The song: “Mamma Mia”
Summer of Sam, Spike Lee (1999)
Set in the summer of 1977, when the Son of Sam killer was on the loose, Lee’s drama inserts “Dancing Queen” and “Fernando” to establish the period setting, while also ironically juxtaposing the upbeat melodies with the threat of being a killer’s next victim. Here, Mira Sorvino and John Leguizamo furiously argue for three-and-a-half solid minutes: she yells that he’s a “perverted sick fuck”, she kicks him out of the car, and then she speeds off on her own, all while “Dancing Queen” blasts on the stereo in full. When ABBA plays, it’s like texting when drunk – your emotions are exaggerated.
The song: “Dancing Queen”
Dick, Andrew Fleming (1999)
If you’re short on time, you can fast-forward to the end of Fleming’s Watergate satire in which Kirsten Dunst and Michelle Williams rollerskate around the Oval Office, under a disco ball, to “Dancing Queen”. Because why not? But pause around two minutes in when, mystifyingly, it switches to Sixpence None the Richer’s cover of the same song.
The song: “Dancing Queen”
Together, Lukas Moodysson (2000)
Like “Dancing Queen” in Muriel’s Wedding, “SOS appears twice in Moodysson’s comedy-drama, symbolising the emotional highs and lows of its key characters. Four minutes in, a mother leaves her abusive husband, he collapses on the floor, and their two children try not to cry – then “SOS”, an apt song about heartbreak, kicks in. For the supposedly happy ending, “SOS” reappears, undermining the idyllic image of a family playing football in the snow. If there’s any doubt, Moodysson told Sight & Sound, “For me, it’s a really serious, sad song about breaking up.”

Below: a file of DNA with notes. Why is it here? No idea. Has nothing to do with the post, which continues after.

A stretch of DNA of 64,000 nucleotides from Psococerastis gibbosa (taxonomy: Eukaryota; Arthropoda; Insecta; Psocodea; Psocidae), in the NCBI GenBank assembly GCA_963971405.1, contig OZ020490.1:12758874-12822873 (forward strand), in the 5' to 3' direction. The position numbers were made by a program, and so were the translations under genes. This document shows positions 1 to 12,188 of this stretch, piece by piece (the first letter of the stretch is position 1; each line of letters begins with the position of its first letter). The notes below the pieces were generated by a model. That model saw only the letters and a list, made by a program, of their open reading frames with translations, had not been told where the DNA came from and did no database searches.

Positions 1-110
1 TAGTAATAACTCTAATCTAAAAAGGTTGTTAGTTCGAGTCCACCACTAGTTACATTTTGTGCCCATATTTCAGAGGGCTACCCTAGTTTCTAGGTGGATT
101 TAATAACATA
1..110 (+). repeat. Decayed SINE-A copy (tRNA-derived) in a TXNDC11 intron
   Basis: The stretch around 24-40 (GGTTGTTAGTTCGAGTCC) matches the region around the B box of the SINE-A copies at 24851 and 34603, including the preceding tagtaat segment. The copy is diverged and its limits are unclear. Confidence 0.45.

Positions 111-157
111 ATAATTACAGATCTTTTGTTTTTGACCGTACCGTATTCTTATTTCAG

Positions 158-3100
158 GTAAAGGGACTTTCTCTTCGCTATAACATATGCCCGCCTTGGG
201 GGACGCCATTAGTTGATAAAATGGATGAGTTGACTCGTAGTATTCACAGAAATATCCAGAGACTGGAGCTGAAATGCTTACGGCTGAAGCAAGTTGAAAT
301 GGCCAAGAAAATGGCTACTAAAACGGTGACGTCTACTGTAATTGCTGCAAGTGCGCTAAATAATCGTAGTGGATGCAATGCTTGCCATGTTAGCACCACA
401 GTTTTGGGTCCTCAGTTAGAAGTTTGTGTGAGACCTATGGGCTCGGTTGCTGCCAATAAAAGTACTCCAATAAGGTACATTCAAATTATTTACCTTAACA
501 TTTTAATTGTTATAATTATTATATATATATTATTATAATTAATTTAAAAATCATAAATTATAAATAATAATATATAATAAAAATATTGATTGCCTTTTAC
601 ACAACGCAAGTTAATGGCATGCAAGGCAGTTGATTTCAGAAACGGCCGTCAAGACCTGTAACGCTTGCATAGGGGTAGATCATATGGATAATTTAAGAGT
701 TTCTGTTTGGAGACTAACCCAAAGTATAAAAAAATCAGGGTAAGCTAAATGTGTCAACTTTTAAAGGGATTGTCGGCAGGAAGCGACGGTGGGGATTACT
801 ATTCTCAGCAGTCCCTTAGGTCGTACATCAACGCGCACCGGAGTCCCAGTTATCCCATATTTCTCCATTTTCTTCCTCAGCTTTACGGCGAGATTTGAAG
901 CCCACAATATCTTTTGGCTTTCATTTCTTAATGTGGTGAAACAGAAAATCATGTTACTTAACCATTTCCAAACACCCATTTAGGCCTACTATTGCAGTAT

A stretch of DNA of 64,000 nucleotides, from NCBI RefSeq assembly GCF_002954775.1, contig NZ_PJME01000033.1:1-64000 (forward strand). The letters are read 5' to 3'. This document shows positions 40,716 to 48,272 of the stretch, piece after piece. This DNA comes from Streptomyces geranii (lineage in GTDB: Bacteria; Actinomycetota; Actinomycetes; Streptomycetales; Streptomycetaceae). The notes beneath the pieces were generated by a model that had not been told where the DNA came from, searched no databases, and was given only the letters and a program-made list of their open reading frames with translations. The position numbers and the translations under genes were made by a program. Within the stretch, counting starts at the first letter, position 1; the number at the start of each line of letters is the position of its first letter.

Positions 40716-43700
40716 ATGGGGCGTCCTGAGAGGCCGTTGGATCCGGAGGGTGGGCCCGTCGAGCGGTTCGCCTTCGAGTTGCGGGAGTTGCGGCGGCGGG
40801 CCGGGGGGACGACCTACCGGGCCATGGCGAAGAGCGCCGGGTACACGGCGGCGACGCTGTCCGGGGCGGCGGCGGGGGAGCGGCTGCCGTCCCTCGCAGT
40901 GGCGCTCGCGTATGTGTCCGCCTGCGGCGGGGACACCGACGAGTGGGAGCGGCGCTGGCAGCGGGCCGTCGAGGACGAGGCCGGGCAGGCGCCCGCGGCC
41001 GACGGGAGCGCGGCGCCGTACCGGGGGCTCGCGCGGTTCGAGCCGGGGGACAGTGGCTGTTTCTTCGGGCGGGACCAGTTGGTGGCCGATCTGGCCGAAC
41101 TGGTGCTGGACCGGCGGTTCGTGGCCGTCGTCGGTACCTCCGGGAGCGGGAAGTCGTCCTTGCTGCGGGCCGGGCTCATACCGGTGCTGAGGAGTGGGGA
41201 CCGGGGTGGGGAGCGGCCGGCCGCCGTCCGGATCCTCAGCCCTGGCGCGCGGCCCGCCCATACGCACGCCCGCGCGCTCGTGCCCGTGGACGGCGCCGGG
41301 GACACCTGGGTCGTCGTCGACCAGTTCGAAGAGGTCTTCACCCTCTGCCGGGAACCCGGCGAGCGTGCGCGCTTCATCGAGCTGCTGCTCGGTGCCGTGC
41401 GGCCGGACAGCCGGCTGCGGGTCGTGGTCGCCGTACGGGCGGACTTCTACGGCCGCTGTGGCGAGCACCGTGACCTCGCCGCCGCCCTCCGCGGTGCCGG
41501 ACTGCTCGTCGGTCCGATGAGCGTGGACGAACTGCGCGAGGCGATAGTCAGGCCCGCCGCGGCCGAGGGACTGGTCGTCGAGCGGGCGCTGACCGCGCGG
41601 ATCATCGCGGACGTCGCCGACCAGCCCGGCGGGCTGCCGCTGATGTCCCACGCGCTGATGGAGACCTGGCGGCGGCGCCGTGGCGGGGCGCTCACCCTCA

The song: “SOS”
And Then We Danced, Levin Akin (2019)
Akin’s tender romance about a gay, Georgian dancer earned acclaim at Cannes for two musical sequences in particular – one a sexy, seductive dance between two men to Robyn’s “Honey”, the other a party scene in which a lively ensemble leap around to “Take a Chance on Me”. The song is significant, not just because Benny Andersson’s son produced the film, but due to how ABBA and their harmonies encapsulate a better world. “ABBA is really popular in Georgia with young kids and older generations,” Levan Gelbakhiani told Dazed last year. “They know ABBA. It’s not just a random song – it has meaning for society, and shows the union between these two groups.”
The song: “Take a Chance On Me”
Bergman Island, Mia Hansen-Løve (2021)
When ABBA appears in Bergman Island, it’s in a film-within-the-film. Wasikowska’s character, Amy, is a fictional creation of Chris’s (Vicky Krieps), and thus her emotions are manipulated by an external force. Likewise, Agnetha Fältskog sings the poignant, breakup-related verses of “The Winner Takes It All”, yet the lyrics are penned by Björn Ulvaeus, whom she divorced the month the single was released. For much of Bergman Island, Hansen-Løve’s screenplay treats Bergman and his reputation among cinephiles with scepticism; Amy’s true emotional connection, ultimately, isn’t with Bergman, it’s with a few blissful, melancholic minutes of “The Winner Takes It All”. In the end, Bergman Island is a rich, layered celebration of one of the great Swedish artistic icons – just not the one in the title.
The song: “The Winner Takes It All”